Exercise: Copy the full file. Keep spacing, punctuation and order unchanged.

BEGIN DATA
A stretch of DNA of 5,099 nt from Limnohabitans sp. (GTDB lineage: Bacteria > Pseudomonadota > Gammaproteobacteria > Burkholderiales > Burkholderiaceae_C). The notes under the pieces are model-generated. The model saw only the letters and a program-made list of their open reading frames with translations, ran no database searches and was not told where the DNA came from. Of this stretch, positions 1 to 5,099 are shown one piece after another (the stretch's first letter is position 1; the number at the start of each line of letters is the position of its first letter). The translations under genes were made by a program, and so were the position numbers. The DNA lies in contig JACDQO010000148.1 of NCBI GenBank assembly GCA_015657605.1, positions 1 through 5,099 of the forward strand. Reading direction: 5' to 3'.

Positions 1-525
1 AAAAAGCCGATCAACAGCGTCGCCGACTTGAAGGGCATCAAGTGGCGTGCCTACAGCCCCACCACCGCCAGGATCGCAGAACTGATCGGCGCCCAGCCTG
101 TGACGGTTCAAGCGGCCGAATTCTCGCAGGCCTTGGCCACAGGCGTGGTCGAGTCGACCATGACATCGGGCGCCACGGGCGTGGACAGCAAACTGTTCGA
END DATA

A stretch of DNA of 5,099 nt from Limnohabitans sp. (GTDB lineage: Bacteria > Pseudomonadota > Gammaproteobacteria > Burkholderiales > Burkholderiaceae_C). The notes under the pieces are model-generated. The model saw only the letters and a program-made list of their open reading frames with translations, ran no database searches and was not told where the DNA came from. Of this stretch, positions 1 to 5,099 are shown one piece after another (the stretch's first letter is position 1; the number at the start of each line of letters is the position of its first letter). The translations under genes were made by a program, and so were the position numbers. The DNA lies in contig JACDQO010000148.1 of NCBI GenBank assembly GCA_015657605.1, positions 1 through 5,099 of the forward strand. Reading direction: 5' to 3'.

Positions 1-525
1 AAAAAGCCGATCAACAGCGTCGCCGACTTGAAGGGCATCAAGTGGCGTGCCTACAGCCCCACCACCGCCAGGATCGCAGAACTGATCGGCGCCCAGCCTG
101 TGACGGTTCAAGCGGCCGAATTCTCGCAGGCCTTGGCCACAGGCGTGGTCGAGTCGACCATGACATCGGGCGCCACGGGCGTGGACAGCAAACTGTTCGA